Traditional temple

Buddhist nun teaches sustainability at Stanford with Korean temple cuisine – Buddhistdoor Global


Venerable Jeong Kwan Seunim visited Stanford University on May 2 to give a demonstration of Korean temple cuisine. Buddhist nun Seon shared the monastic love for plant-based foods at an event at Stanford’s O’Donohue Family Educational Farm as part of a Stanford Food Institute Green Futures initiative ( SFI). The demonstration was organized by SFI as part of its goal to make Stanford restaurants more sustainable.

The nun is one of Korea’s best-known monastics after an episode of the Netflix series “Chef’s Table” featured her in 2017. On the show and in her demonstration this week, Ven. Jeong Kwan blended Korean cuisine with Seon Buddhism. Before starting, she meditated on the interconnectedness of all living beings.

Through her interpreter, Ven. Jeong Kwan led the attendees through a chant to “prepare our bodies and minds to receive that nourishment” that we know we are “unworthy” of but nonetheless gratefully receive “in pursuit of enlightenment.” Recounting her ability to be present and happy even away from her monastery, Ven. Jeong Kwan remarked that she felt “at home” among Stanford’s many green spaces and architecture. (The Stanford Daily)


Many of its signature flavors are inspired by the Korean practice of fermenting ingredients for months or years. Its soy sauce, for example, has aged for five years. She calls it “tears of the spirit”. (The Stanford Daily)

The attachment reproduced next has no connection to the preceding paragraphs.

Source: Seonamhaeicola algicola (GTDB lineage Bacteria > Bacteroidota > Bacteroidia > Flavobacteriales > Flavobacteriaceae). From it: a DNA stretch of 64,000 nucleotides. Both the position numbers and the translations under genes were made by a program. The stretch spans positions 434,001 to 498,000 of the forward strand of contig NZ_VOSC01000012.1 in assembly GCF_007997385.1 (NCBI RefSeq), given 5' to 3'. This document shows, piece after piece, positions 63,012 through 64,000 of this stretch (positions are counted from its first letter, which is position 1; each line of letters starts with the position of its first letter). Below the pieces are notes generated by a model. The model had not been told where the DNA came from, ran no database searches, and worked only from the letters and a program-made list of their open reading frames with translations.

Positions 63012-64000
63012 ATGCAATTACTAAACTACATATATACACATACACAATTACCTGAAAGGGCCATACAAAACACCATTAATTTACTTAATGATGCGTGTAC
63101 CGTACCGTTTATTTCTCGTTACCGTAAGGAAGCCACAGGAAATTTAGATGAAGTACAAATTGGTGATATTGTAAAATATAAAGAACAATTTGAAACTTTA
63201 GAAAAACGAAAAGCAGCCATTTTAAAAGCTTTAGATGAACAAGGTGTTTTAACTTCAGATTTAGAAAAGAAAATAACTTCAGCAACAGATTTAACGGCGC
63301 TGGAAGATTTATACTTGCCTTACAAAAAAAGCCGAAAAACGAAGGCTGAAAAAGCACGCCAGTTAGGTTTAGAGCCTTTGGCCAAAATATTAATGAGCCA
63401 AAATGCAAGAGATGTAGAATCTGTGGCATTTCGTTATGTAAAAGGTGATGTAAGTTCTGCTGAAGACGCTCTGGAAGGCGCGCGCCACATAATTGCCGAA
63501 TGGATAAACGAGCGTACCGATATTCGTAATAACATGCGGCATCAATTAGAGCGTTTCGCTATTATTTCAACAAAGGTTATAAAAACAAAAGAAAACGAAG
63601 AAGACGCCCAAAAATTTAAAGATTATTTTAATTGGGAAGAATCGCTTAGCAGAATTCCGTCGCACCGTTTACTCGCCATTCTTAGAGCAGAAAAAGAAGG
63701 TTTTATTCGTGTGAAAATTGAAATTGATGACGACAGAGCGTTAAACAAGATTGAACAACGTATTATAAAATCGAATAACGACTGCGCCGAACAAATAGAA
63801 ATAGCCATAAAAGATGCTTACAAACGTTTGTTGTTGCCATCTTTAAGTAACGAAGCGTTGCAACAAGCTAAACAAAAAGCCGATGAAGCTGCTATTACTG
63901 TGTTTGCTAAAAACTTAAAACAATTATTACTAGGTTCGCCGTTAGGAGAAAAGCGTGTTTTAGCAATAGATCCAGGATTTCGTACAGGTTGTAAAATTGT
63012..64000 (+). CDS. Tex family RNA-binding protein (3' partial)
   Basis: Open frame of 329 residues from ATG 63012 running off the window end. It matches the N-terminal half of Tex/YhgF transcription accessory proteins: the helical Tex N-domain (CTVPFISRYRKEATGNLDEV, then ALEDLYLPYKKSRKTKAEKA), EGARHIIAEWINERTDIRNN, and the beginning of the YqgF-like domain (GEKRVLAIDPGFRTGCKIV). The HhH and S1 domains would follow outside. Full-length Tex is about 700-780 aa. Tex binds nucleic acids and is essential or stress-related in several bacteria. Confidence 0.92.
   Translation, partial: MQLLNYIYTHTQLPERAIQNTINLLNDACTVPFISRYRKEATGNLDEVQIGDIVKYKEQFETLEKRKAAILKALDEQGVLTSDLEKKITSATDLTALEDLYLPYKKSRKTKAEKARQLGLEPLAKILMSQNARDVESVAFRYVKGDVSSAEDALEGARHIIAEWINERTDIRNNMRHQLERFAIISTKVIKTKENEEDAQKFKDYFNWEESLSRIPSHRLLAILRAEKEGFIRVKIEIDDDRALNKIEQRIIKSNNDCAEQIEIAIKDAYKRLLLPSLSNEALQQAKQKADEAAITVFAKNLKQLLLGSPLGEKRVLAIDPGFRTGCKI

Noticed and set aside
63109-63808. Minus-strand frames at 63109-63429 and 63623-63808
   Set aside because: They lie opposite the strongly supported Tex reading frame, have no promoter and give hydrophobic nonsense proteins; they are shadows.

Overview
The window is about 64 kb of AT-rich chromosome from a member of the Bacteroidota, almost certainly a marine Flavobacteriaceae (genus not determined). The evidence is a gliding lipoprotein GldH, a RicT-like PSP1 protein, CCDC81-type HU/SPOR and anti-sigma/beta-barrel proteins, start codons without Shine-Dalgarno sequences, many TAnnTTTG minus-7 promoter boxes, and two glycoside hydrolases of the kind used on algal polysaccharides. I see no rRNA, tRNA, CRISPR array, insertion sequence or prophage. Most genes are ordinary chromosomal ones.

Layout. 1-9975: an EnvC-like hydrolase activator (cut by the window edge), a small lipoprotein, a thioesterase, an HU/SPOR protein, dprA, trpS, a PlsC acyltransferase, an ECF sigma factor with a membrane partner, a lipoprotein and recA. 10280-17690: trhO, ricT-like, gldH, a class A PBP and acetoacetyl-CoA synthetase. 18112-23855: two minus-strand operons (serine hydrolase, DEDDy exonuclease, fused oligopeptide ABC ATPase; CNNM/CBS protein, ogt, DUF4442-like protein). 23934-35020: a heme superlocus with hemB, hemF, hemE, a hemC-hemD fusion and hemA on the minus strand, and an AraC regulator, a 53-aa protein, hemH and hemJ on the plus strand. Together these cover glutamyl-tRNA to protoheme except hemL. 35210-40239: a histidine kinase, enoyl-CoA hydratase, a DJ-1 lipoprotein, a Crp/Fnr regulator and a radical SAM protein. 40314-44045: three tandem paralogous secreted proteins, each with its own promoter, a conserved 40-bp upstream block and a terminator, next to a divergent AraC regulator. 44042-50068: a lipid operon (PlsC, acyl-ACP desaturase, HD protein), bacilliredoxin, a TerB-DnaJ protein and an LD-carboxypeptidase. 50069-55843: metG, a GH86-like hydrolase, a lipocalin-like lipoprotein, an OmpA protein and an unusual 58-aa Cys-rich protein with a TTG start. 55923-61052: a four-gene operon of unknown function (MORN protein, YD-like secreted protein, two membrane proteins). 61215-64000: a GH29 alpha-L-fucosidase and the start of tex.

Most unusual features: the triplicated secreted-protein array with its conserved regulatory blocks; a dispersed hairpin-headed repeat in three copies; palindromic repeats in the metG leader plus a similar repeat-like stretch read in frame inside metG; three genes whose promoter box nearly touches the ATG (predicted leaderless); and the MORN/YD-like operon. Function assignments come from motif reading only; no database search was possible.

Fri. Jeong Kwan is the director of the Chunjinam Hermitage at Baekyangsa Temple, located on the edge of Naejangsan National Park, 270 kilometers south of Seoul. For over 40 years, she has been honing her culinary skills by following strict Buddhist vegetarian guidelines. It won the 2022 Icon Award from the guide “Asia’s 50 Best Restaurants 2022”.


As the guide says, “When she joined Baekyangsa Temple at just 17 years old, Jeong Kwan began honing her culinary skills in the temple kitchen, cooking for her fellow seunim (Korean Buddhist nuns and monks) and visitors. occasional monasteries. Cooking quickly became the nun’s religious practice, a way to embody and share Buddhist principles and honor nature and the Earth in the process. (Top 50 in the world)

On how food connected her to people, she says: “From those early years, I also learned the preciousness of sharing meals with people and with all beings. In fact, the temple kitchen was and continues to be a classroom that teaches me to appreciate everything: the world and all beings in the universe. (South China Morning Post)

Fri. Jeong Kwan teaches that the best and most delicious cuisine for our bodies comes from an intimate connection between the ingredients. She is a champion of local and seasonal ingredients, as well as a selection of sauces and spices specially made in her monastery. With time and practice, she strives to become equally intimate with each ingredient. “That’s how I best use a cucumber,” she explains through a translator. ”The cucumber becomes me. I become a cucumber. Because I personally grow them and have put my energy into them.” She sums up her culinary philosophy in words echoing her Buddhist tradition, ”Let nature take care of it.” (The New York Times)

See more

Buddhist nun Jeong Kwan Seunim teaches Korean temple cuisine at the farm (The Stanford Daily)
The Buddhist nun spreading the gospel of Korean temple cuisine (Top 50 in the world)
Korean temple food and how to prepare it – Netflix star and Buddhist nun Jeong Kwan celebrates her healing powers (South China Morning Post)
Jeong Kwan, the chief philosopher (The New York Times)

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